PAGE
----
Welcome:

My dementia research progress

Our research progress has now slowed down, having copied the brain hippocampal spatiotemporal neural codes, from people with no history of the dementia symptoms into the implant model. The model predicted a 100 percent memory recall. However, transferring the data to patients with dementia, using their own brain hippocampal spatiotemporal neural codes then download onto the implant. This model only predicts memory recall of 30 percent.

We are now involved in trying to find out why the patient’s own brain hippocampal spatiotemporal neural code does not recall memory in the same way as the model from people that have no history of dementia.

Objective: Is to demonstrate here the first successful implementation in humans of a proof-of-concept system for restoring and improving memory function via facilitation of memory encoding using the patient’s own hippocampal spatiotemporal neural codes for memory retention.

However, we have fallen 70% short of the objective, as the model only predicts a memory recall of 30% using the patent’s own Brain Hippocampal Spatiotemporal Neural Code, which the hippocampus encodes memory items via spatiotemporal firing of neural ensembles the underline the successful encoding of short-term memory, a nonlinear multi-input, multi-output.

We have undertaken a significant amount of in-depth investigative research, trying to find which of the neural firing code is missing. To establish what is causing the model to malfunction.

In the process of running, the model to make sure the input data used is accurate. If the input data is accurate, then we will conduct an in-depth analysis of Brain’s firing patterns and which regions of the brain shrink and how it affected memory loss.

The main areas that may be affected are Hippocampus, Thalamus, Amygdala, and Frontal. Researchers also continue to debate whether depression causes the brain to shrink, and the problem is that we cannot find any substantiating research study to verify the amount of shrinkage taking place.

Now a new study in mice shows that microglia may be critical players in memory retention. If the same effect showed up in humans, it means that this is another area that needs further investigation in our research study.

Researchers have also recently shown that microglia are involved in maintaining connections between the nerve cells known as synapses. These are vital communication junctions in order to allow brain cells to talk to each other and transmit brain signals. Specifically, during brain development, microglia actively, this helps to shape the circuity that makes the brain work efficiently.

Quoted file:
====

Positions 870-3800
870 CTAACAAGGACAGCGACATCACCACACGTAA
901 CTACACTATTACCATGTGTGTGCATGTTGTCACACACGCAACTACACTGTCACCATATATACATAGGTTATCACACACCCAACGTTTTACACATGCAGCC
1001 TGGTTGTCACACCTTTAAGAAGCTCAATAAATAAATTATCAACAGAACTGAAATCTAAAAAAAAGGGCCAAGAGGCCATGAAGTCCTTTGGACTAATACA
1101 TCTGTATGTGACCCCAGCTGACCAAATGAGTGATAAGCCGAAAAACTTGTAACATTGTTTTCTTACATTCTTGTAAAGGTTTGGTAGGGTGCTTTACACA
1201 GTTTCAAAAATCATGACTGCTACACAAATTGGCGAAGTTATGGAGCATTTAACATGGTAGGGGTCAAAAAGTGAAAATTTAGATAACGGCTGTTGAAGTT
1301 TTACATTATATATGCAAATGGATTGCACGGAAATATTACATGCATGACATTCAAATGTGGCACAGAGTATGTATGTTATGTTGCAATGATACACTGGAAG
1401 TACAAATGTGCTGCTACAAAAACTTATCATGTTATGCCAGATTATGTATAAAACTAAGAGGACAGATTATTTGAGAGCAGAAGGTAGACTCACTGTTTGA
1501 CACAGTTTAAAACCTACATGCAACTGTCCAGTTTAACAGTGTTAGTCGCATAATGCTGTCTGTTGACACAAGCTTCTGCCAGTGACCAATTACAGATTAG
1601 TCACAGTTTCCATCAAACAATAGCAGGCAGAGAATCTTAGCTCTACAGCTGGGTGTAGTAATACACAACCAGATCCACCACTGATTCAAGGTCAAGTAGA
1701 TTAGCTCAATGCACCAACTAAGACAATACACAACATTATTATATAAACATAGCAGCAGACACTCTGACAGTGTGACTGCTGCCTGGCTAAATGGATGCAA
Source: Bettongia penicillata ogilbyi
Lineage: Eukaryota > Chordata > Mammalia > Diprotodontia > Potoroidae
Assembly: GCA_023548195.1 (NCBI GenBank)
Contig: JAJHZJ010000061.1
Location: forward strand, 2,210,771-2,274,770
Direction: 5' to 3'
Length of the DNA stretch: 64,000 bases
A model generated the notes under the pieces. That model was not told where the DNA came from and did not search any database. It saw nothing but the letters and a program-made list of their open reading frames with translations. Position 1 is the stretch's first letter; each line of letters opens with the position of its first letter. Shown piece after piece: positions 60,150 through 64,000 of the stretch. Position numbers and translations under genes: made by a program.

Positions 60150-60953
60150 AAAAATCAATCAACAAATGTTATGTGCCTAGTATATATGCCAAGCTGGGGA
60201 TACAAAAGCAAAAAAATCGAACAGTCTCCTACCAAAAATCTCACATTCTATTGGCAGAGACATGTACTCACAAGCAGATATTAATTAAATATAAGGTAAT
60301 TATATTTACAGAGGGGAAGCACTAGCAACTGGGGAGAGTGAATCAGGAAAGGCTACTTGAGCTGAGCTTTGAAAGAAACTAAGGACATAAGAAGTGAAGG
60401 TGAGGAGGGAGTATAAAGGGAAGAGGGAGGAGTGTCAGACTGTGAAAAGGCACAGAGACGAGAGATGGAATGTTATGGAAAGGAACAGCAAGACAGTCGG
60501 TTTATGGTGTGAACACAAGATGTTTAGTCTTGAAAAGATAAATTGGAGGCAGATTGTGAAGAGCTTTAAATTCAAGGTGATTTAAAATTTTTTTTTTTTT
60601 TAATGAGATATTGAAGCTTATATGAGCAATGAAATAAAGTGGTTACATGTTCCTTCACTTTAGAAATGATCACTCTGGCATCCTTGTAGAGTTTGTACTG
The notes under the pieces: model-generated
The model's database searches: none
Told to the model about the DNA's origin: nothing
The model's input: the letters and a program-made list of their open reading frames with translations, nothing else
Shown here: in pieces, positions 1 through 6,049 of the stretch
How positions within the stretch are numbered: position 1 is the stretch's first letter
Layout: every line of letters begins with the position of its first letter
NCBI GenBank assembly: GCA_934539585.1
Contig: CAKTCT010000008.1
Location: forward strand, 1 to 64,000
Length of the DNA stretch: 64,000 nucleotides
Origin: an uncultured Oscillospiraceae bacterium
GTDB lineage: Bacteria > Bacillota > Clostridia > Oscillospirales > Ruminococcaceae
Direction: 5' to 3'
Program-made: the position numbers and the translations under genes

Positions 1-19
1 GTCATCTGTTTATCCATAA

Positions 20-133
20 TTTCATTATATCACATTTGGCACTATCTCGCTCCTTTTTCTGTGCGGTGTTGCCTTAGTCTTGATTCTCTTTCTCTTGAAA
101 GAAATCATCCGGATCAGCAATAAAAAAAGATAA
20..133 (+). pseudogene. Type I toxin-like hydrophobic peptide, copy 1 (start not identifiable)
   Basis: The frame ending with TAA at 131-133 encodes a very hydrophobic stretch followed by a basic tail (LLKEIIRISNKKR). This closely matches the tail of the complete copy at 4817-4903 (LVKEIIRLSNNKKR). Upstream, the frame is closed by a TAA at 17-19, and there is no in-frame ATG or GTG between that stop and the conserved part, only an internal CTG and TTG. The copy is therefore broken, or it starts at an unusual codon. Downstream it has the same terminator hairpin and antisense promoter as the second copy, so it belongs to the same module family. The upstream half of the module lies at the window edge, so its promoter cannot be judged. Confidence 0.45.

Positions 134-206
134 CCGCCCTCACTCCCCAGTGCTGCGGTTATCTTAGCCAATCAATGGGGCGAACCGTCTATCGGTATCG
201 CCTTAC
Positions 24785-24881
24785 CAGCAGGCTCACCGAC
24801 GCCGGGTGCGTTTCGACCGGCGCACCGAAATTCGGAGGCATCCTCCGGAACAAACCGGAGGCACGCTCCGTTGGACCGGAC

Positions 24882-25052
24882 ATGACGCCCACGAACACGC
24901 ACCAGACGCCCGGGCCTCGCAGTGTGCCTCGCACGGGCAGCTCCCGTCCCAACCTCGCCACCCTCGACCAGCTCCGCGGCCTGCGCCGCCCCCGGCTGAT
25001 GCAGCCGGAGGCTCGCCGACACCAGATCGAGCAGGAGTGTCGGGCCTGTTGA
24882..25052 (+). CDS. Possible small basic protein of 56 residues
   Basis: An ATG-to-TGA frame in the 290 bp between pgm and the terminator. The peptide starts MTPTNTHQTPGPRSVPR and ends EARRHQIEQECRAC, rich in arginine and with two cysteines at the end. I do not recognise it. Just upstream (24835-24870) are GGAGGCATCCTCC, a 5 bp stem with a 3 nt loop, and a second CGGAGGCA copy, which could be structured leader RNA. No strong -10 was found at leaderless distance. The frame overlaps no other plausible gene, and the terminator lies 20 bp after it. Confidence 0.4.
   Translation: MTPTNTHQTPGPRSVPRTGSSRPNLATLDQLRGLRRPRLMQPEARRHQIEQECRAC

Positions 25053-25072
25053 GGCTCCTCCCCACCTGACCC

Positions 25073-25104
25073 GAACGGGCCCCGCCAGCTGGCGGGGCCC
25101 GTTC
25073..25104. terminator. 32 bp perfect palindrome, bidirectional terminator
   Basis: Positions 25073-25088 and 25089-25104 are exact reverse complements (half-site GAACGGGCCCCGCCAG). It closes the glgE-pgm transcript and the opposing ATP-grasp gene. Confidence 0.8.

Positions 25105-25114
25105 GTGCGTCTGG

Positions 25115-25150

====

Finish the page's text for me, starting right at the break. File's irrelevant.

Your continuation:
Now were start to understand the complexities in establishing the proof-of-concept for the system of restoring and improving memory recall. It a challenging, but with proper research, we will get there in the end.

How to get the brain to remember which way to go

According to our model predictions, we can retrieve 30% of memory loss, which can help a patient remember their house number and zip code but not its location.

Medtech is developing a new spatial navigation algorithm to help the patient navigate back to their home location.

The model is incorporating a technique, known as brainwaves aid navigation, which is to become a finite element of the MedTech model update.

This technique based on research that found that the brain appears to implement a GPS for spatial navigation; however, it not fully understood how it works. Although scientist now suggests that rhythmic fluctuations in the brain activity, so-called theta oscillations, play a role in this process.

The reactivation of the brain activity for different object-location pairs occurred at different points of time during the theta cycle. Therefore, theta oscillations may coordinate the reactivation of different memories, what more, may help distinguish between competing memories.

Subsequently, the MedTech model will be designed to record neuronal activity during a navigation task in virtual reality.

The house number and zip code can trigger spatial navigation to locate operations in a virtual environment, as the brain reactivates the location-specific activity patterns.

Should the Medtech models be able to distinguish between competing memories? It would be a significant step forward in disorientation and short-term memory loss; although it is essential to gain a full understanding of the underlying neuronal mechanism.

This technique could benefit patients suffering from neurodegenerative disorders in the future.

Acknowledgments

A team headed by Dr. Lukas Kunz, Universitätsklinikum Freiburg, and Professor Nikolai Axmacher, Head of the Department of Neuropsychology at Ruhr-Universität Bochum, published their findings on 3 July 2019.

Research Breakthrough

Dementia: 30% improvement in memory recall…

The model predicted a significant improvement of 30% in memory recall. Trying to recover more than 30% is proving more challenging, and further research is necessary.

The implant has state-of-the-art iteration mathematical modeling techniques, with an embedded learning algorithm. It also has a multi-site spatiotemporal code designed to mimic specific memory-related neural ensemble firing patterns. It can restore, and improve function via facilitation of memory encoding using the patient’s own hippocampal spatiotemporal neural codes.

Neuroscience Research Study

Read more> research paper:

Open sharing of scientific data and standard methods will allow researchers to collaborate on this project and accelerate the understanding of recalling short-term memories…

Helping dementia patient’s to recuperate, Short-Term Memories:

Studies Summary

This research study’s goals, are to assist people diagnosed in the early stages of dementia, regenerate lost memories.

The study focuses on an area of the brain, known as the hippocampus and hippocampal, these are essential for the consolidation of both short-term and long-term memories. This study’s focal point is on short-term memories.

We want to help dementia patients get their memory back and regain, their independence, and the ability to take care of themselves.

Timely diagnosis is essential, as treatments and interventions are more effective in the first stages of the disease. However, early diagnosis of memory loss has proven to be challenging.